Wednesday, September 30, 2015

The Good Dinosaur

Pixar Studio's newest feature film is arriving in theaters this Thanksgiving, and it will be the first pixar film to be released in the same year as another (ie. Inside Out) Pixar is also not slowing down. In 2016 we'll be getting Finding Dory, the sequel to Finding Nemo, followed by Toy Story 4 and the brand new property, Coco, in 2017.
Either way, Pixar is one to always push the envelope in terms of technical achievements. In Good Dinosaur, the focus was on Environmental Effects. For example:


A Look at foilage from Bug's Life (1998)
A rainy shot of procedurally placed foliage in The Good Dinosaur (2015)

Also Water has seen a whole new breath of realism, using a new algorithm to calculate fluid mechanics. Notice how in Finding Nemo the Water looks to be made more of plastic that the more real photorealistic water from The Good Dinosaur:
Marlin looks for his son in Finding Nemo (2003)

Arlo gets whisked away in photorealistic water in The Good Dinosaur (2015)

Lastly,The film's settings are unlike anything seen in a Pixar movie until this point, with a focus on large and extremely accurate open areas. The film's environments were created using terrain mapping technology to capture the actual geometry of several areas found in the American wilderness and then using that data to recreate photorealistic landscapes for huge areal shots.
The Terrain from Up (2009)

Procedurally Generated Terrain made for The Good Dinosaur (2015) 

With all the added hype surrounding this new feature, and the suggestion to work on title sequences for upcoming films I've decided to try creating a title sequence for The Good Dinosaur. I think creating a Title Sequence from scratch without having a preexisting idea of what the original looks like, I will have much more creative freedom to create my own!

Tuesday, September 29, 2015

Animation and Light

I have become interested in programming live interactive experiences. I think that the manipulation of light in an artistic way is a really creative way to incite emotion in an audience. A lot of these light artists are using innovative ways to animate. The most interesting I found was light painting. For this technique they have a camera capturing a screen that is on a track that moves back and forth in the z-direction. The screen projects a different frame of a video and it creates the effects of outlining an 3-D image. Another interesting use of light to animate is the artist who uses drones programmed to move mirrors that reflect projected light to create shapes and images. One artist also featured a large sphere covered in RGB LED lights acting as pixels. This sphere could be programmed to be animated images. These videos from The Creators Project showed multiple ways to incorporate new technology, sensors, camera, programming, and lights to animate.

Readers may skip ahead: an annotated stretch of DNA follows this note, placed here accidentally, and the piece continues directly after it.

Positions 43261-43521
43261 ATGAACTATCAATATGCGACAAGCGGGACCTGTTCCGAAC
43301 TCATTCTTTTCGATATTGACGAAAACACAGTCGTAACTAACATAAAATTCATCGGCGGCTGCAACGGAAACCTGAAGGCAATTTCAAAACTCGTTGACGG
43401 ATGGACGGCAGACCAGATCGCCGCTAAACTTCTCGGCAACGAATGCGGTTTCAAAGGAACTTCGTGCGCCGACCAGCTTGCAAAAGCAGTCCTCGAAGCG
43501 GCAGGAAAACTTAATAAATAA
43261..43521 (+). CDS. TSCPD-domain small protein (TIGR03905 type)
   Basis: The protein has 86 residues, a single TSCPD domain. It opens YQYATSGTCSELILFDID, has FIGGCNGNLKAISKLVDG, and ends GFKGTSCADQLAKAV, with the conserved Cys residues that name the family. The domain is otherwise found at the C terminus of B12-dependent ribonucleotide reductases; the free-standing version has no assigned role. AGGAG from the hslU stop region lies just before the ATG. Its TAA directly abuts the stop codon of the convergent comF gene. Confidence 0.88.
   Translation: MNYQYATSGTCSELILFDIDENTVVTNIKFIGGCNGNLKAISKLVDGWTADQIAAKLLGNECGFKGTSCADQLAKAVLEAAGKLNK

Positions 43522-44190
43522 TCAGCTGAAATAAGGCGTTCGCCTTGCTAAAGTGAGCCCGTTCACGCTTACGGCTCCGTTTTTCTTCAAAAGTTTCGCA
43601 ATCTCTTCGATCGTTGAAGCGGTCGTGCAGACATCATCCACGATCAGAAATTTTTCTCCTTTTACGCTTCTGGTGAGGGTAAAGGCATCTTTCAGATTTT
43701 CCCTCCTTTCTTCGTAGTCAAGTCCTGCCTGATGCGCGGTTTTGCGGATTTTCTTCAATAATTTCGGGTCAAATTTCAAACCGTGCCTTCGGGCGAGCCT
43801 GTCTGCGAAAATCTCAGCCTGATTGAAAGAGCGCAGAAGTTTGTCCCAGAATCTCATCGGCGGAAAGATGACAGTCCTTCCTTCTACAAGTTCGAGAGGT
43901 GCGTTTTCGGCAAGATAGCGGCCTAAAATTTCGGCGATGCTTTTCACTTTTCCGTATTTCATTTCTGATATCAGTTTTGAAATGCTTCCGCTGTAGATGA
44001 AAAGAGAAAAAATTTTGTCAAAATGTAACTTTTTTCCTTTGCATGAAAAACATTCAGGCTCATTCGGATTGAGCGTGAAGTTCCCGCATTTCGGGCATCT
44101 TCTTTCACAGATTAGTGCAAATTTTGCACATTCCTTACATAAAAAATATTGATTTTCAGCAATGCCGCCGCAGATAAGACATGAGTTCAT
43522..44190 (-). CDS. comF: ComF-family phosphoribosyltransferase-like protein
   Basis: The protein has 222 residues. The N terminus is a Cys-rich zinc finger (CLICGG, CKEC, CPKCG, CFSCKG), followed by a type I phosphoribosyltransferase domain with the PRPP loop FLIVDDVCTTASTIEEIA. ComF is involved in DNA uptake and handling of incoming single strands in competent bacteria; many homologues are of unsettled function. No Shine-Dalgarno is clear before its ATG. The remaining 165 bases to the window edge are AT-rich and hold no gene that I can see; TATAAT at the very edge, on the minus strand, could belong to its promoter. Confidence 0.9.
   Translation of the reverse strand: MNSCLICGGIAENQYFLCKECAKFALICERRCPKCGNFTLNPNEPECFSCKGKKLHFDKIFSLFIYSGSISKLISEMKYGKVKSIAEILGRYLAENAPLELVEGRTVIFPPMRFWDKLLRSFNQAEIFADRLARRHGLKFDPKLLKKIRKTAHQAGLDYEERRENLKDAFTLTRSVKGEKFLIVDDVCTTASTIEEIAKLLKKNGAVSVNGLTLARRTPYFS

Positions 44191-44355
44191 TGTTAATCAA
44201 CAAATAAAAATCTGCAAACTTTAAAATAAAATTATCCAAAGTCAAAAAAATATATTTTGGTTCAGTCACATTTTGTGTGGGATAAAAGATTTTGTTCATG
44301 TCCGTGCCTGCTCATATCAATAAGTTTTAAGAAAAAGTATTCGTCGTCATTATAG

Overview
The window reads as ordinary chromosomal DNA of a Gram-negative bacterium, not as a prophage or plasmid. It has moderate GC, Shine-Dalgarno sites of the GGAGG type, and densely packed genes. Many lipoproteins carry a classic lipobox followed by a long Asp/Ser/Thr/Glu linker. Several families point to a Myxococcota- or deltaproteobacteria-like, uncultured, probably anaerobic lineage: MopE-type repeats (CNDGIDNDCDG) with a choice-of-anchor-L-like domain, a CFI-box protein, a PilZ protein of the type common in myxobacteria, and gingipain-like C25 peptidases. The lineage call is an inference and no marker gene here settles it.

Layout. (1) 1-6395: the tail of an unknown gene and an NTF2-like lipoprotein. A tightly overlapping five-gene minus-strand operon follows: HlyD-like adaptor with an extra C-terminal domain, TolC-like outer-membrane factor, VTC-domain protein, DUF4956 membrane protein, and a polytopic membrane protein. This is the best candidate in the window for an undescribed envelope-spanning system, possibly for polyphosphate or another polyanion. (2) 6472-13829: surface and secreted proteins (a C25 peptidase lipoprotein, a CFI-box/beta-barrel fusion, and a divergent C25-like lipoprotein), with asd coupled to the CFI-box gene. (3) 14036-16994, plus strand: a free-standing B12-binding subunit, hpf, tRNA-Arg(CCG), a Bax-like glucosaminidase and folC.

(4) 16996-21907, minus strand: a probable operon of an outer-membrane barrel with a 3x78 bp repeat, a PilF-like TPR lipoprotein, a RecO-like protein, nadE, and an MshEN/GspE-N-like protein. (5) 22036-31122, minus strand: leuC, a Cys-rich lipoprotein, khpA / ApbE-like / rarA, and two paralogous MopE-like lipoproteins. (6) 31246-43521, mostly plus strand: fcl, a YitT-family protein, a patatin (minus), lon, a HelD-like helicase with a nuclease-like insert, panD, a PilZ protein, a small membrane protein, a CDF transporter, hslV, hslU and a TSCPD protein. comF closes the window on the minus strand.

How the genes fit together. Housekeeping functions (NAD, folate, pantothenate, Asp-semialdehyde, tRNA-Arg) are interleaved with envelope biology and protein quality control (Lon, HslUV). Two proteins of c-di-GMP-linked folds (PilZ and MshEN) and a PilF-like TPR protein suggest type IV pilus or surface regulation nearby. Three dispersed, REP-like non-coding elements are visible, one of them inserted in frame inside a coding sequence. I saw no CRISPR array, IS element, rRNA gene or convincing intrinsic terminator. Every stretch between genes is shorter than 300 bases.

I foresee this technology being utilized by performers in concert, art exhibits, and theatrical engagements.

Friday, September 25, 2015

Hitman or Inside Out; The Two Most Different Foods

For my title sequence project I had a bunch of ideas, but ultimately narrowed it down to 2 styles I think I can pull off. The first film I might make a title sequence to is Hitman, that awful movie in 2007 (or the upcoming one next year, pick your poison) which was based off the video game of the same title. The route I would take is to make it a Saul Bass homage since he is the father of title sequences as we know them today. Hitman, or at least the game, emphasizes a lot about how your character, Agent 47, is just a number to The Organization. Every assassin has a barcode tattooed on the back of their head and I thought it would be fun/interesting to style an intro around that idea in the style of Saul Bass.




My second idea involved a Pixar movie, of course. Inside Out came to mind first since it is the newest film from the California-based animation studio. I would want to also, in a way, replicate Saul Bass' style, while also making it my own. SPOILER ALERT: There's a scene in the movie where 3 of the main characters enter Abstract Thought, a land where thoughts and ideas are broken down into four stages, I won't go into detail. Anyway, the style that the characters are created in this area of Riley's brain holds so much potential in motion graphics.



Let me know in the comments which one I should give a go. I can't decide for the life of me. Thanks!




Animation and Atmosphere

For my title sequence I thought that it would be an interesting challenge to create an intro sequence for the critically acclaimed cartoon mini series "Over the Garden Wall".

For those of you who haven't seen Over the Garden Wall, the story follows the journey of two brothers lost in the woods, who with the help of a magical bluebird, traverse the land of the unknown. I enjoy watching a lot of the cartoons that are currently running on cartoon network (Steven Universe, Adventure Time), but I've not seen anything in recent years that has captured my imagination quite like OTGW. The show itself oozes with atmosphere, each background is an original water painting and every bit of music composed for the show is an original orchestra performed composition.